Sure, that counts for something, but York has made a habit of defending poorly, blowing late game leads, and overall, not inspiring much confidence with their play. There was no better example of this than their match-up against the Wanderers, in which they were up a man for 80+ minutes and still managed to concede a late goal, dropping two easy points. The victory over Forge was a coup for sure, but it also came off three set pieces, not exactly a stable format for success. Their decision day match-up with Cavalry is going to be very interesting - and will likely have a second stage spot on the line.
Valour FC (T4th - 2W, 1D, 2L - 7 points)
Valour are the feel good story of the tournament, even if they don’t make it out of the first stage.
Rob Gale’s side is a much better team than people were giving them credit for going into this tournament.
What’s perhaps the most surprising is that Valour are the third best defensive team so far in terms of expected goals against, I wouldn’t have called that one. Shaan Hundal has been a surprising stand out for the Manitoba team with two assists so far, and their Wednesday match-up against Halifax will likely be critical to see who will emerge from the first stage.
HFX Wanderers FC (6th - 1W, 3D, 1L - 6 points)
There are promising signs and a favourable schedule left for the Wanderers, but this still could go either way.
The Wanderers don’t really have any “bad” results on their resume in this tournament.
Their lone loss came against Cavalry, but that was a match they were certainly competitive in, and Cavalry was on an absolute heater at the time. With just Valour and FC Edmonton left to play, everything feels perfectly poised for HFX to rise to the occasion - and that’s what has me worried. If the Wanderers want to be considered a contender, they need to win their next two matches, but being without Joao Morelli for those two games won’t help. On a positive though, Halifax has been criminally underrated defensively in this tournament (2nd best defensive record in terms of expected goals against), and 1st overall USports pick Cory Bent has played like the top prospect he is - albeit sooner than some might have expected.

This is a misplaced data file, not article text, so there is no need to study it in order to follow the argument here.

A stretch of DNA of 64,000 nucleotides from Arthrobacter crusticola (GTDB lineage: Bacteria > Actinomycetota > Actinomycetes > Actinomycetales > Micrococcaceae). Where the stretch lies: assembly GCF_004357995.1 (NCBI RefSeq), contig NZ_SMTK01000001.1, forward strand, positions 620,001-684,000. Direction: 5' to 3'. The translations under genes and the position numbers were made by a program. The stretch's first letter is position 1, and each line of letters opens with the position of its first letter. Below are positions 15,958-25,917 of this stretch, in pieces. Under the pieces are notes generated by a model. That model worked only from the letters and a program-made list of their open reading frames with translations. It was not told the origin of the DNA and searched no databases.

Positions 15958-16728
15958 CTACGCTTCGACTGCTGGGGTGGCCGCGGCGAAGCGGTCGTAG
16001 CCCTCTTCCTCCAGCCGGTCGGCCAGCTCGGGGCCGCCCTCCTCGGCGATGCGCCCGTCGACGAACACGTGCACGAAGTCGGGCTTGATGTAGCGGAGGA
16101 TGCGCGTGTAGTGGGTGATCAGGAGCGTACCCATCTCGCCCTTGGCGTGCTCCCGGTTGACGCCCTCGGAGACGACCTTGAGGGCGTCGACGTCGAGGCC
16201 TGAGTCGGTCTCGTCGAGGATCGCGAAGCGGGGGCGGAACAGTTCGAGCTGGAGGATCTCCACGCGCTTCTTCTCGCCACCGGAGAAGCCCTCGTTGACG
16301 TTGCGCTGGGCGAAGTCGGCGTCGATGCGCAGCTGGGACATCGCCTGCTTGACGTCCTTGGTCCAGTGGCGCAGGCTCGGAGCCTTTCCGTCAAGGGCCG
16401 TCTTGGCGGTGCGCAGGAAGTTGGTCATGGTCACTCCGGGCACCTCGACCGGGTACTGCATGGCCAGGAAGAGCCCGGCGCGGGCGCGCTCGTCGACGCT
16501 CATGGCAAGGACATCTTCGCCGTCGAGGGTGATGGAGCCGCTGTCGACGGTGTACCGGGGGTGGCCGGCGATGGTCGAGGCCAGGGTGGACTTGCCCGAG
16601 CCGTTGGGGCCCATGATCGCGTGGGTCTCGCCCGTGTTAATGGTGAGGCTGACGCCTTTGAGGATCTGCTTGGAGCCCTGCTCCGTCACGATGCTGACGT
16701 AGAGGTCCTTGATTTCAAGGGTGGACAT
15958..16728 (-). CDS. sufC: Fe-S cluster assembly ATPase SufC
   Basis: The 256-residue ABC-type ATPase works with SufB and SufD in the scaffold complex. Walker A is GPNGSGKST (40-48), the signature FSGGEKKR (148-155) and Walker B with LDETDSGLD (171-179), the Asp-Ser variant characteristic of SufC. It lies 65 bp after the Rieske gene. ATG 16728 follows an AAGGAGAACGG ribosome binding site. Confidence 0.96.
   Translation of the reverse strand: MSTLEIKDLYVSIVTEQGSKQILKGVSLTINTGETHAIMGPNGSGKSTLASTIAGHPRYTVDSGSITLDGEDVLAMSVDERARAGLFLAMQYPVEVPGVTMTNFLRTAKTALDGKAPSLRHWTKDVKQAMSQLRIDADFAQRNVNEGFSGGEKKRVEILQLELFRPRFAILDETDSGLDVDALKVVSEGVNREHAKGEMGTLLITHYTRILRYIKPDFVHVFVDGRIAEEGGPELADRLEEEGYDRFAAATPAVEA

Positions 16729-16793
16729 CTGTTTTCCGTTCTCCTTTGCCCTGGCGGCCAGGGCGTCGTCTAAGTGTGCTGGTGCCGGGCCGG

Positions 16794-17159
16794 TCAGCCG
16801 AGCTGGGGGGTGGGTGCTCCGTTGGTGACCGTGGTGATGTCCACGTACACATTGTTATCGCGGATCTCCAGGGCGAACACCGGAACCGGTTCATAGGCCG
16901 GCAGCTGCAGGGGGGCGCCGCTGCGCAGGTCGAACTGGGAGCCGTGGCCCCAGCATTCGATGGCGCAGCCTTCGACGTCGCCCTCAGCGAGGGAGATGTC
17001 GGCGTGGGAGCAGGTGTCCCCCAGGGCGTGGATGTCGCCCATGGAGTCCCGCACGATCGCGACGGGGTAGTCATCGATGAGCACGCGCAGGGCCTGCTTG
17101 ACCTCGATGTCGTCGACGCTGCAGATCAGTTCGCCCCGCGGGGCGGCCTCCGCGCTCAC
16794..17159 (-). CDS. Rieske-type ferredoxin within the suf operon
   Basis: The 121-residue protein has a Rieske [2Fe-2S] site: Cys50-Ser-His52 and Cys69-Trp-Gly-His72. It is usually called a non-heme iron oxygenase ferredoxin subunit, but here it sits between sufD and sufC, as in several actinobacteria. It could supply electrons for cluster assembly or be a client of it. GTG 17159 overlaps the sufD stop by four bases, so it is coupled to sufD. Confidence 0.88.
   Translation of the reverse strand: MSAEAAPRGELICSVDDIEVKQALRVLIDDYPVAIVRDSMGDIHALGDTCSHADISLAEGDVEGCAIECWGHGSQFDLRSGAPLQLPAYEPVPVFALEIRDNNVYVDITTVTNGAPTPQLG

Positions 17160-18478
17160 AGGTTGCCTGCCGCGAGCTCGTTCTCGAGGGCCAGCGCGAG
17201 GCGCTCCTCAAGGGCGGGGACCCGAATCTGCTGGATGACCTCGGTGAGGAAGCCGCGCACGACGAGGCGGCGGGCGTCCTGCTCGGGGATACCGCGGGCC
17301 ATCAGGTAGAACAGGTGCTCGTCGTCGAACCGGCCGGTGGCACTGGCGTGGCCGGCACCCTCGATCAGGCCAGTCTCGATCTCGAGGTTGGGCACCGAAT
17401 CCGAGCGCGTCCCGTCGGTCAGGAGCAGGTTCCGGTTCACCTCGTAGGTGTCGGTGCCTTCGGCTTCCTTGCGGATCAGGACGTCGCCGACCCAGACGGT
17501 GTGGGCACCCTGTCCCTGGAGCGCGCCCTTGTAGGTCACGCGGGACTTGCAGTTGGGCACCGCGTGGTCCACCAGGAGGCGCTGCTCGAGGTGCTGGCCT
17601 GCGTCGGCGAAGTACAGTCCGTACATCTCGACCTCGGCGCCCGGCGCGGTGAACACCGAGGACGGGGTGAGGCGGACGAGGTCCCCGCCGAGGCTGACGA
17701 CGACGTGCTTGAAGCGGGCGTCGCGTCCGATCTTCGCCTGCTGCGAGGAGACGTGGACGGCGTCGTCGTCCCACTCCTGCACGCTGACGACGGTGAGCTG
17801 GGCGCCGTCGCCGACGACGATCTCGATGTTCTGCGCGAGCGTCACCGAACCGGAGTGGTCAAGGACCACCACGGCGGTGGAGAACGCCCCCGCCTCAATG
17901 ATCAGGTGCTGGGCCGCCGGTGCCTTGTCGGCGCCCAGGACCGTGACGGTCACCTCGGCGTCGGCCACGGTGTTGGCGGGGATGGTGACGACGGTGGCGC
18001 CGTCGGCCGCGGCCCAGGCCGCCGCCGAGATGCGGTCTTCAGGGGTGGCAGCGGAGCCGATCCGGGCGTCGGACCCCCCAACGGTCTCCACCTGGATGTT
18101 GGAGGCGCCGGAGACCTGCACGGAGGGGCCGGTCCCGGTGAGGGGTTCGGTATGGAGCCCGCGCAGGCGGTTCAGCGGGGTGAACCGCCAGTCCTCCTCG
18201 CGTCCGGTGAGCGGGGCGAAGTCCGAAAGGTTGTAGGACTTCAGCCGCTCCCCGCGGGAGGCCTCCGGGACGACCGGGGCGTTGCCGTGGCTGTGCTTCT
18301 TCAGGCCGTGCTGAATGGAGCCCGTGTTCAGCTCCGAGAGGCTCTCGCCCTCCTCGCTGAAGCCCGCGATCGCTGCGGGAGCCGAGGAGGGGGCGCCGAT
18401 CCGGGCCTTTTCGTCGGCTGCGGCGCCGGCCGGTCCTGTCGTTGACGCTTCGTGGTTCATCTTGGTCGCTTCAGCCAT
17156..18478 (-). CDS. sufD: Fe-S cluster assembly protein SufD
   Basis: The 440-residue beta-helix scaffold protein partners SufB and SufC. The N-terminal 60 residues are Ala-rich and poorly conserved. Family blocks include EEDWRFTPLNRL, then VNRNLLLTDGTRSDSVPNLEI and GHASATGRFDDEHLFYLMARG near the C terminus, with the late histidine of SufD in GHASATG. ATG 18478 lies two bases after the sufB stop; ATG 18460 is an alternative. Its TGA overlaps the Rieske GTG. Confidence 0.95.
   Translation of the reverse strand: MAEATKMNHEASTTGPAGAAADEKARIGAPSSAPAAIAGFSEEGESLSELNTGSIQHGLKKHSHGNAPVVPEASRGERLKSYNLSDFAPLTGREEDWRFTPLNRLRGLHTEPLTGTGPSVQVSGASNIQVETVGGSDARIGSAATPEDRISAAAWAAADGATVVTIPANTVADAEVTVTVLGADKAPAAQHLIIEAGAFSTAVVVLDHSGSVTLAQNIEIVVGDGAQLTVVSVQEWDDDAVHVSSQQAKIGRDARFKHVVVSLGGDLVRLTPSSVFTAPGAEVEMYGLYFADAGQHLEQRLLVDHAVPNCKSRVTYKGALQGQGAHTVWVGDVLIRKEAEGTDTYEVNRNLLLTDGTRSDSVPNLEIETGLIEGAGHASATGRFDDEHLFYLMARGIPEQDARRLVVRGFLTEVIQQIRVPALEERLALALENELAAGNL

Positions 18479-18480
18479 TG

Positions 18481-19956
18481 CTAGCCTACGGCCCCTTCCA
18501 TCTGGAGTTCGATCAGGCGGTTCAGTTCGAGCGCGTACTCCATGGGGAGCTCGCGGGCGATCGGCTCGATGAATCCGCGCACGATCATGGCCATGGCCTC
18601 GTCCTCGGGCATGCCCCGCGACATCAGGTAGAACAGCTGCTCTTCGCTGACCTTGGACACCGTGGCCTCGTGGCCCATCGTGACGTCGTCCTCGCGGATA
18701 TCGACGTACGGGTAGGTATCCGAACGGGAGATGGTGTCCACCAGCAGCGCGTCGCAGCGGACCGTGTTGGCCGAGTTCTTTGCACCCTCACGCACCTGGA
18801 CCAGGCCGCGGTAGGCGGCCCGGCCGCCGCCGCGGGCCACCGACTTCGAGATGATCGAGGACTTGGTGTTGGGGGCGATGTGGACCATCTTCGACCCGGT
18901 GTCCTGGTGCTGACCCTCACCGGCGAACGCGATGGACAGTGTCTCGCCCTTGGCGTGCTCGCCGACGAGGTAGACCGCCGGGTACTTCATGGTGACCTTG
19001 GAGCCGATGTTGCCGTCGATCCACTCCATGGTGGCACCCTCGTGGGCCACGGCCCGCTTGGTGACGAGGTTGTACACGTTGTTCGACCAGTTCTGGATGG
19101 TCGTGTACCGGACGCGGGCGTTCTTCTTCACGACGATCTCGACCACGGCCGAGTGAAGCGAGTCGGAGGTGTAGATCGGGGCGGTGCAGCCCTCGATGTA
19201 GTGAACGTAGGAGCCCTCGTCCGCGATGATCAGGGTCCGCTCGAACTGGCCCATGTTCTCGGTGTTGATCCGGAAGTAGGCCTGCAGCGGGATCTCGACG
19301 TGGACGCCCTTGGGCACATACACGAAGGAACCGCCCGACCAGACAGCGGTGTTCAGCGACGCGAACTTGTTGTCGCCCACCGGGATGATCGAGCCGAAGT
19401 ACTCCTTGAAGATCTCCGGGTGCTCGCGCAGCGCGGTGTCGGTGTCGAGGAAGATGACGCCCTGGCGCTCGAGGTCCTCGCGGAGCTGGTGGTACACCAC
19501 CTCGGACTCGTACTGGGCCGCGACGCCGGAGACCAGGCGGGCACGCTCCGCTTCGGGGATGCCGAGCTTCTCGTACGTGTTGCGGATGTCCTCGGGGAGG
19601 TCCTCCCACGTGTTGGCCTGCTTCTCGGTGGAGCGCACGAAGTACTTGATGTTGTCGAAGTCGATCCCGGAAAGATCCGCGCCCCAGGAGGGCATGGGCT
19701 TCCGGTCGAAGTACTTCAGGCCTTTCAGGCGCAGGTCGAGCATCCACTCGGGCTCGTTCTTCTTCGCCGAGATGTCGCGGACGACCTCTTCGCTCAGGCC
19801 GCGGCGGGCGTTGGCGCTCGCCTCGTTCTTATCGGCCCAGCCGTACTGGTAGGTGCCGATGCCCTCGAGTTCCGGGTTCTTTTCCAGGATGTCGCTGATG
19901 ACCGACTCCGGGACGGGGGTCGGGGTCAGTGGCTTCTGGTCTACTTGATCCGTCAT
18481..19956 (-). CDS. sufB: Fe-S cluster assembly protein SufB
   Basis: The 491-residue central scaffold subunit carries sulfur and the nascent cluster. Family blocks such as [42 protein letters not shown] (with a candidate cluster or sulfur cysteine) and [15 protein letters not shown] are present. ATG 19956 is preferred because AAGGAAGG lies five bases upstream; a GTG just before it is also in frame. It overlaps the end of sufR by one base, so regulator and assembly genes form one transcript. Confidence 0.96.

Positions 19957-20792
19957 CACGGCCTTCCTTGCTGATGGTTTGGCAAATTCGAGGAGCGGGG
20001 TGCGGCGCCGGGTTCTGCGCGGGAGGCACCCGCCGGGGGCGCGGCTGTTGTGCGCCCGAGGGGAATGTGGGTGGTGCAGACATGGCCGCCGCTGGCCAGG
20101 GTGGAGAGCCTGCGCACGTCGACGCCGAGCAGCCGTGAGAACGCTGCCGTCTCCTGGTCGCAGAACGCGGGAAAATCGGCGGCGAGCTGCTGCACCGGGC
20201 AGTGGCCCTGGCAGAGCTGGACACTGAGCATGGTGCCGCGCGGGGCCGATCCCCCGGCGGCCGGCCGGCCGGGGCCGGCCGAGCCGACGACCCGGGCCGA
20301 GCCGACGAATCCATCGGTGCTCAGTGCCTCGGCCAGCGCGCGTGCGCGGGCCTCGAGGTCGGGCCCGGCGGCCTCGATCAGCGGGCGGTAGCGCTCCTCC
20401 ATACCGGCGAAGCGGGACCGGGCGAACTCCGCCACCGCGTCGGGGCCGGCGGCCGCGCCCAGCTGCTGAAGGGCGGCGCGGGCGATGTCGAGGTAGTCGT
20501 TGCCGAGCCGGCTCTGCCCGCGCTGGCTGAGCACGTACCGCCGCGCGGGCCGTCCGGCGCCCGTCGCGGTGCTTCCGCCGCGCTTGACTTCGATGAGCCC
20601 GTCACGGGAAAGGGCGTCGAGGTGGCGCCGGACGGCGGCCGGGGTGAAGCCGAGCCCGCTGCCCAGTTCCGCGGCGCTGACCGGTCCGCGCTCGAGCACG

Atletico Ottawa (7th - 1W, 2D, 2L - 5 points)
You can thank Atletico for the parity in this tournament.
Going into the Island Games, I think that most expected Ottawa to struggle to be competitive. Yet even though the expansion side is currently near the bottom of the table, it hasn’t felt like they’ve been thoroughly outclassed or outmatched on many occasions.
Discipline and the ability to close matches have ailed them certainly, but every match has been competitive and entertaining (save for maybe against Valour), and beating Cavalry 2-0 blew the tournament wide open. I doubt Ottawa has the horses to get out of the first stage, but their plucky nature has gone a long way to making this tournament as exciting and unpredictable as it’s been. Midfielder Francisco Acuna has also been immense, with two goals and two assists.
FC Edmonton (8th - 0W, 1D, 4L - 1 point)
FC Edmonton just can’t catch a break.
From losing their best player in Amer Didic in their first match to untimely errors and bad bounces, everything has gone against the Eddies in PEI.
Their underlying numbers are actually pretty solid (about league average in expected goals both for and against), but they needed to be an above average defensive team if they wanted to contend in this tournament, and the frontline, led by Easton Ongaro, has sputtered to find its form.